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Inoxmark
05-14-2005, 8:40 PM
Two weeks ago Contra Costa Times asked for readers' opinions about new Florida "right to self-defense" law. Thirteen letters were printed in today's paper, and I was extremely surprised with the results: pro-gun: 10, anti:3. One of the three was not objecting to the core idea, just to the lack of training requirements, so the score could be 11:2 .
Maybe californians are not hopelessly lost after all?

Turbinator
05-15-2005, 12:11 AM
Maybe we're not completely hopelessly lost, but recent CA voting patterns don't seem to give us much optimism for the future.

I just saw some dude with a bumper sticker the other day - "Proud to be a Democrat"

Yuck!

Turby

Bling Bling
05-15-2005, 12:17 PM
Well maybe the strategy here is to get Dems to support our cause. Let's face it, CA will be a blue state for a VERY long time. It must be pretty embarrassing for the Dems when Gore lost his home state of TN mostly because his stupid ideas on gun control. The Dems are getting spanked everywhere but here and NYC. I think they'd be desparate to re-think their strategy. I say new Dems not the old hags (Feinstein and Boxer think they are too good to represent their constituency and are more concerned with their own glory). I think most Californians would stand behind gun rights if it didn't mean it was behind a republican. Republicans seem to be a stigma in this state ever since prop 187.

Ford8N
05-15-2005, 3:22 PM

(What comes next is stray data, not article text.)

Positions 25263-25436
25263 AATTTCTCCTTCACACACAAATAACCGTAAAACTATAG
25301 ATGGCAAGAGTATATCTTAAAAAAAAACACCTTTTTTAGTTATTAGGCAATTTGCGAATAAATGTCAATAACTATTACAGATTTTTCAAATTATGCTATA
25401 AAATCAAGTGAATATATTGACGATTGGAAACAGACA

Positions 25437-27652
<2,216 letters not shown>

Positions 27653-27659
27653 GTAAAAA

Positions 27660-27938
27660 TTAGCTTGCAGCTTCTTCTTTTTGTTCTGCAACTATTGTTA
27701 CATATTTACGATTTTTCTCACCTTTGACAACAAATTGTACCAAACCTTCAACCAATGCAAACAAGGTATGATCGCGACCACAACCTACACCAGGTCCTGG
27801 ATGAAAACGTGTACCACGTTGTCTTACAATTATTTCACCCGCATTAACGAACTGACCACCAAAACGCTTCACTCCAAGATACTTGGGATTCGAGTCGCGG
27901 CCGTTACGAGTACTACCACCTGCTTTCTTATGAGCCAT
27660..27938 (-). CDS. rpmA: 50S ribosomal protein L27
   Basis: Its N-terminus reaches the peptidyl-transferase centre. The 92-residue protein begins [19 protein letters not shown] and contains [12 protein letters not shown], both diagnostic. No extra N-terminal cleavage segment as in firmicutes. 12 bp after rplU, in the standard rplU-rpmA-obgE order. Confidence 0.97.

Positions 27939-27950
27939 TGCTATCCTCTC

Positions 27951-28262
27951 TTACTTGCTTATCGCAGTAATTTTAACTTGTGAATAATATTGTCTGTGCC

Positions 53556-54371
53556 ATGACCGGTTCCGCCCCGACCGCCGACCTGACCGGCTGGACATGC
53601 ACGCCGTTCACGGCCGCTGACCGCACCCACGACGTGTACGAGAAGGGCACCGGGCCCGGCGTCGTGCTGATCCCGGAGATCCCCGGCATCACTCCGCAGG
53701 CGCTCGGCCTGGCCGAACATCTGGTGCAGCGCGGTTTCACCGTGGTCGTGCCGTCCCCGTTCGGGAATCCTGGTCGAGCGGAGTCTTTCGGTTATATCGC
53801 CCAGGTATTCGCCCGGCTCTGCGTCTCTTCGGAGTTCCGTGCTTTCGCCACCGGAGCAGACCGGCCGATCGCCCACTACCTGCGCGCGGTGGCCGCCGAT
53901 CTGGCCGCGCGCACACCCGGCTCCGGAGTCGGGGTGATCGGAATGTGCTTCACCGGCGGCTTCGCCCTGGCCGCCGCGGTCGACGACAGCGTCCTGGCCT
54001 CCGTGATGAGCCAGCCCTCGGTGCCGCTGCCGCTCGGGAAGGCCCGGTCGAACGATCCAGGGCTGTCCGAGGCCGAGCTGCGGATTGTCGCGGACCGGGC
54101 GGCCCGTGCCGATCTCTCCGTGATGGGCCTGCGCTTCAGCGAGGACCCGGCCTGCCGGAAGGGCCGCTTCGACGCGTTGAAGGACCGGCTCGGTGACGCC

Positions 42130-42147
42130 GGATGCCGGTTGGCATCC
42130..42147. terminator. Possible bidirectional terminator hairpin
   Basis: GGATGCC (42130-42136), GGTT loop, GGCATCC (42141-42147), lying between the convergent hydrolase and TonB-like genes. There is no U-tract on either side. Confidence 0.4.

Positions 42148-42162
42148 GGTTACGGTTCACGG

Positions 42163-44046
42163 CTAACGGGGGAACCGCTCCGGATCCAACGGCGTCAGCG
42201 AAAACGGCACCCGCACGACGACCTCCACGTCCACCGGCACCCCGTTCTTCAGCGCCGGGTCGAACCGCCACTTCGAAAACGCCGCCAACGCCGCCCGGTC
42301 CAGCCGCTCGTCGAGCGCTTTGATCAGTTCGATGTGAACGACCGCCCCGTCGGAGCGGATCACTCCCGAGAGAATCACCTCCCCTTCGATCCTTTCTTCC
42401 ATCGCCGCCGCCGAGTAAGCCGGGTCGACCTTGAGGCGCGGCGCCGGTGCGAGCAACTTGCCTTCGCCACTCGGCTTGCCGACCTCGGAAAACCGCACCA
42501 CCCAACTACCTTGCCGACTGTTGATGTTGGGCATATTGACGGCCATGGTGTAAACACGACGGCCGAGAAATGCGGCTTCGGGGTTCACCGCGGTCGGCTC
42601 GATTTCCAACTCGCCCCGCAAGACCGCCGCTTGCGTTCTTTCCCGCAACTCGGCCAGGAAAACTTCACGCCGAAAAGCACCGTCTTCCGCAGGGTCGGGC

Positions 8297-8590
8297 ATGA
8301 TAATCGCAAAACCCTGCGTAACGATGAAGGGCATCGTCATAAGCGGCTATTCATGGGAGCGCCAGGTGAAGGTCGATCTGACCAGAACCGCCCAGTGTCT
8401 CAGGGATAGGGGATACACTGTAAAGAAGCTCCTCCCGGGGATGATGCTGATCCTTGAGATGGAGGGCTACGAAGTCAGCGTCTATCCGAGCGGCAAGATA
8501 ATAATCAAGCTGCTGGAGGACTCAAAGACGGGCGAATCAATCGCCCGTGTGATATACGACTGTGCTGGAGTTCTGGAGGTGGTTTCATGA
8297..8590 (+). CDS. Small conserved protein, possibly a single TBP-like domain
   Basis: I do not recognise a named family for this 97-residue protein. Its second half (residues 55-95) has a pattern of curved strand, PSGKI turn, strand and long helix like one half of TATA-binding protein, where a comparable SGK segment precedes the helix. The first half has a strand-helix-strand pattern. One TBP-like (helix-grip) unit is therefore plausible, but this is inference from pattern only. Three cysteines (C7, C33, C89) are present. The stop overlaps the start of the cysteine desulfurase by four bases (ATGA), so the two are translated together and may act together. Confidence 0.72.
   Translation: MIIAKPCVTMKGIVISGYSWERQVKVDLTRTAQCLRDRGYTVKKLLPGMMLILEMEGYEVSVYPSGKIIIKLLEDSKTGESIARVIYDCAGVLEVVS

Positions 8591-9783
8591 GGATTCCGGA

I would still rather have "evil black guns" than CCW. http://calguns.net/groupee_common/emoticons/icon_frown.gif

Charliegone
05-15-2005, 6:11 PM
Yup. Inner breeding with the democrats is the best solution. People here in California, especially the majority of minorities will always vote democrat. It is just better to be more convincing to them and to lets say "intergrate" ourselves in the democratic party. This is how it is done...

Bling Bling
05-15-2005, 9:29 PM
I think very few politicians want to be anti-gun, but are scared of the media backlash by saying "yeah guns". So they stay away from the topic until it's mentioned, by that time they are pigeon holed into saying guns are bad.

I don't know what to think about Arnie though. He could've been our man. But picked the wrong issue to Dem align on (gun control), but I think he's doing good things for the state. The good news is that he doesn't have any problems taking back his own words if it proves to be best for CA. I doubt that means flip flopping on gun control, but you never know what to think.

05-16-2005, 1:35 PM
Originally posted by Inoxmark:
Two weeks ago Contra Costa Times asked for readers' opinions about new Florida "right to self-defense" law. Thirteen letters were printed in today's paper, and I was extremely surprised with the results: pro-gun: 10, anti:3. One of the three was not objecting to the core idea, just to the lack of training requirements, so the score could be 11:2 .
Maybe californians are not hopelessly lost after all?

Did the Times point out that the change in Florida's law put that state roughly in line with how Castle Doctrine is defined here at home in California (as far as I could tell)?

I was breifly discussing this elsewhere, and I was quite surprised that few, if any, realized that California law did not mandate that a person "retreat" if possible in their own dwelling when faced with an imminent threat to their safety.

05-16-2005, 1:47 PM
Originally posted by Bling Bling: